Addison Reed looked good in the ninth. Actually: really good, as in he struck out all three batters faced, which is something which has only happened once before this year, on June 20. And Evan Marshall also had to pitch out of a jam in the 10th, getting consecutive strikeouts after having runners on second and third with no outs. All told, we struck out 12 Pirates today, and they went 0-for-10 with runners in scoring position. In the bottom of the 10th, Gosewisch got a one-out double, advanced on a wild pitch and Ahmed was then walked. That brought up Andy Marte, who....

Nah, I probably can't describe it in under 20 minutes, so here's the video of the final play. Go look at that: we'll wait here. Should it have been called interference? That would be under rule 7.08(b), which says "Any runner is out when [he] intentionally interferes with a thrown ball; or hinders a fielder attempting to make a play on a batted ball;" 7.09(f) is similar, saying it's interference " If, in the judgment of the umpire, a batter-runner willfully and deliberately interferes with a batted ball or a fielder in the act of fielding a batted ball, with the obvious intent to break up a double play." However, in particular, here's a grab of the frame where the ball hit Ahmed's arm:


I think it would be hard to argue Ahmed is "intentionally" blocking the throw, especially considering how close he is to the fielder, who was clearly not lollygagging the ball over to first-base. Ahmed's form looks pretty normal for a slide into second-base with intent to break up the double-play, which would be perfectly legitimate. The play is a judgement call, and so was not reviewable. But to me, it's closer to the situation on a pick-off where the runner is caught going to second, and a thrown ball from the first basemen then hits him. The throw hits Ahmed. He doesn't block the throw.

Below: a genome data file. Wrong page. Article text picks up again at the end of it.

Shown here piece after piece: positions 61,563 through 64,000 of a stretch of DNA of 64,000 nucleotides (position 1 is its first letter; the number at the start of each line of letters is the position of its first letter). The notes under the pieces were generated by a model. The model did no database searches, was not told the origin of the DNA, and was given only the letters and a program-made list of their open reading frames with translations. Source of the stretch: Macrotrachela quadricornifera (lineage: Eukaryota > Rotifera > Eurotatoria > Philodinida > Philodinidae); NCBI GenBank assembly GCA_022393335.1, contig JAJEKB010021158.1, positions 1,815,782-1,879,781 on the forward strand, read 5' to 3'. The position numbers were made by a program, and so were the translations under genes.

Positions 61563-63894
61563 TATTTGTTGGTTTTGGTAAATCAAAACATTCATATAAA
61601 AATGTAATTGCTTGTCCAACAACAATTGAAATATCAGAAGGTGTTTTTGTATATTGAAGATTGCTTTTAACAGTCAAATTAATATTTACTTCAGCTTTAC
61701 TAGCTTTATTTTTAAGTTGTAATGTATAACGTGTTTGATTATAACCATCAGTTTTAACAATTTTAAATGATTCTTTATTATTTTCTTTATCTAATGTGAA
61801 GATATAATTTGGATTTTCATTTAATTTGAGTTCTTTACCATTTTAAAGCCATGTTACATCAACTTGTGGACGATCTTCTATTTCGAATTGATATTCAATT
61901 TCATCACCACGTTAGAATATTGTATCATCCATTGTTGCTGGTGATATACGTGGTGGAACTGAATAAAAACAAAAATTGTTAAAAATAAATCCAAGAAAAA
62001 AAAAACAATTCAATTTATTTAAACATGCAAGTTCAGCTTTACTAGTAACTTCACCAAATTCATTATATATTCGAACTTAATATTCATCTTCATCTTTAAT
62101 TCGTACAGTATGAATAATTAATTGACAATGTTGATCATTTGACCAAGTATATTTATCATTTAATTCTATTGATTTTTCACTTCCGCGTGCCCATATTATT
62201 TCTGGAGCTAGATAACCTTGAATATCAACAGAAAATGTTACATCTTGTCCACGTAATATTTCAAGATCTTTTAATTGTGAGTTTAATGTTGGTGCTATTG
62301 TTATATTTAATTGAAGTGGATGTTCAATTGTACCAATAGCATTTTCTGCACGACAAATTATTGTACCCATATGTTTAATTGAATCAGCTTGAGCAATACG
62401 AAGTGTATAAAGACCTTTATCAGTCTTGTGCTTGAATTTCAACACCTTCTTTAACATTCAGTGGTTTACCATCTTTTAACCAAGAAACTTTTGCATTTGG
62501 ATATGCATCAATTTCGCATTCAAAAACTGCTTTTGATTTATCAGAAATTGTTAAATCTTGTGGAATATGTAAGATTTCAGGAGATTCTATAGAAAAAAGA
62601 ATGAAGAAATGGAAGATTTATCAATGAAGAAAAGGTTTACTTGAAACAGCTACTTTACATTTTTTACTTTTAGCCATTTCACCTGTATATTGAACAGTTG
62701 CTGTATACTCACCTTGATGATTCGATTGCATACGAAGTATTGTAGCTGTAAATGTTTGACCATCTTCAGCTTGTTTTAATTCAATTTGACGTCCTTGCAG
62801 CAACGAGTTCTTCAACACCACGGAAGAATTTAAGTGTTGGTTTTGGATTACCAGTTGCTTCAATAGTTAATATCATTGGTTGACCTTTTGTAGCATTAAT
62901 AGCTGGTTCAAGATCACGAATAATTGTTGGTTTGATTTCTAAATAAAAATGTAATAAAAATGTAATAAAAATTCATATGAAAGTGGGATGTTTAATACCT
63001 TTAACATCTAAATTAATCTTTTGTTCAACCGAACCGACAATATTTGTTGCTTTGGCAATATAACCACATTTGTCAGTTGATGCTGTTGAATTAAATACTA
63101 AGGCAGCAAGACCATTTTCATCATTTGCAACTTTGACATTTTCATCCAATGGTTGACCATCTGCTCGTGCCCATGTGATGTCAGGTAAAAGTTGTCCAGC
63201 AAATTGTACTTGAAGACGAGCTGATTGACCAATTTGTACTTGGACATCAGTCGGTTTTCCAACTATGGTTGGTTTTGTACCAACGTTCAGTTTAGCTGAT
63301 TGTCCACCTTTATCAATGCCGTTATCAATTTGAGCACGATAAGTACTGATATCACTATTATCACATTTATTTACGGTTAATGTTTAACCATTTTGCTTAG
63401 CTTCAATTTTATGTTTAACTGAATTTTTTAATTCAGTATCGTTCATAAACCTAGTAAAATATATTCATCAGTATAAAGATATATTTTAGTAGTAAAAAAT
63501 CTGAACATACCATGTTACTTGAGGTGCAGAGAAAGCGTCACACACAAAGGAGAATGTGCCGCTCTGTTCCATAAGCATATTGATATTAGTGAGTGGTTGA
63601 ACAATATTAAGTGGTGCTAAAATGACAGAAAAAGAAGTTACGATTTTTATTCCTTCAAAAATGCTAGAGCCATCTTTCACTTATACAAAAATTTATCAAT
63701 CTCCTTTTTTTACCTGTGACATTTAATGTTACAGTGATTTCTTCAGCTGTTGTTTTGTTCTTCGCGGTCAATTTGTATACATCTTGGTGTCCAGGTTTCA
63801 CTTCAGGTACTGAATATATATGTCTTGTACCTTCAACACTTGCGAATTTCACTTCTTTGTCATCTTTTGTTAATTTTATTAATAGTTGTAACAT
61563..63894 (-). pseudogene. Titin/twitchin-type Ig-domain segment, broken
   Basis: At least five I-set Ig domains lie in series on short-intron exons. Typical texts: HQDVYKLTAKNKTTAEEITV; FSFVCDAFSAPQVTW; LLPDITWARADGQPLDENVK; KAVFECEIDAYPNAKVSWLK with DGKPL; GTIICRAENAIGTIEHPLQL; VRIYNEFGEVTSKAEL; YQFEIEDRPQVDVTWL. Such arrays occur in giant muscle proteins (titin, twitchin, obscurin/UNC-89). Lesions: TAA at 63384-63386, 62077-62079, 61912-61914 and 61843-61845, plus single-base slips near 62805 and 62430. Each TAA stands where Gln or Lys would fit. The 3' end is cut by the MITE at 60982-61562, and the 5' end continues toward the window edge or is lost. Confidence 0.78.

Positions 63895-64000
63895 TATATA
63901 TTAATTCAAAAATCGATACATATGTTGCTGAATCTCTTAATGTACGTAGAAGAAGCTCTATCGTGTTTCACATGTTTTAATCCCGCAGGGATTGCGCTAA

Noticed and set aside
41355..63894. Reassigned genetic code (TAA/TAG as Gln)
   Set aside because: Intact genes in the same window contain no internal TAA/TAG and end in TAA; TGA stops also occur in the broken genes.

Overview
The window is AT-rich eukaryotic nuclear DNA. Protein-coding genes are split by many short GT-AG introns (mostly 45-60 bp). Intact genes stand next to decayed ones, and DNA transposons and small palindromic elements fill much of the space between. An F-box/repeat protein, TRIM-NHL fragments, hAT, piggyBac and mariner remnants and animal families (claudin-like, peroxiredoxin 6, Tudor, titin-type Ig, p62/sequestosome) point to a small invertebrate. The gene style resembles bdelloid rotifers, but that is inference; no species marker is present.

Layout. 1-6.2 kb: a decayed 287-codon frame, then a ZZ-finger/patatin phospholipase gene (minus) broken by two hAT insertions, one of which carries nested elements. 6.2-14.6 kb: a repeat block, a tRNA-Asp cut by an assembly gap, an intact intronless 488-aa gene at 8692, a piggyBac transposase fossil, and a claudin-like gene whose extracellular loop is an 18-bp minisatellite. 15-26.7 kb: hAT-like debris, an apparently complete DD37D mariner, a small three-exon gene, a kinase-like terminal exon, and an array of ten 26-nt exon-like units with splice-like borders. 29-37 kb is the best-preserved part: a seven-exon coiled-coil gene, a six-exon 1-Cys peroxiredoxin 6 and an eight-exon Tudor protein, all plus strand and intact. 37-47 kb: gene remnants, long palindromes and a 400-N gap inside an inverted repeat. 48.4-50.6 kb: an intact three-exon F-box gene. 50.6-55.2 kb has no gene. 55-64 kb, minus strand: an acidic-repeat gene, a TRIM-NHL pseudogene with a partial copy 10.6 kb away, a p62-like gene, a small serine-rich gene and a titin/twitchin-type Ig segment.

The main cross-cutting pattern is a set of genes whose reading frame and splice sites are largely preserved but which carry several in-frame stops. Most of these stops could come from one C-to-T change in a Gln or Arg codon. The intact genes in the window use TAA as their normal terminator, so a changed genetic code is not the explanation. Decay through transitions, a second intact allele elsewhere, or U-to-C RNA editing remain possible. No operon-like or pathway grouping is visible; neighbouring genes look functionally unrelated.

The crew chief seemed to concur, explaining to Zach Buchanan, "It has to have been willful and deliberate with obvious intent to break up a double play. The guy has to do something obviously, willfully, intentionally to break up that double play. Guys slide into second base all the time with their hands up." All told, I don't think the umpires "gave" that one to the Diamondbacks, but we certainly got pretty freaking lucky. It was definitely also one of the weirder walk-off celebrations I've seen, with a delay after the runner crossing home, while the opposition yelled at the officials.

[Click to enlarge at]
Guardians of the Galaxy: Tuffy Gosewisch, +32.5%
Dikembe Mutombo: Trevor Cahill, +32.4%
Hercules: David Peralta, -19.8%
No-no-no...: Brad Ziegler, -15.6%

Quiet early on, but the GDT ended up just shy of 450, as the game turned interesting in unexpected ways. SongBird was the only one to crack 50, ahead of AzDbackfanInDc and myself, with others present being: America's_Relief_Pitcher_John_Doe, , AzRattler, Clefo, DeadmanG, GuruB, ItsNeverLupus, JoeCB1991, MrMrrbi, Rockkstarr12, SebSwo, SenSurround, Zavada's Moustache, catbat, freeland1787, hotclaws, imstillhungry95, makattack71, onedotfive, preston.salisbury, shoewizard, soco and xmet. hotclaws gets comment of the thread for her image depicting a typical SnakePit celebration, but the pic's too big, so you'll gave to go through the link.

An off-day tomorrow, before we welcome the Kansas City Royals to town. Wade Miley takes on Danny Duffy at Chase on Tuesday night, with the first pitch at 6:40pm.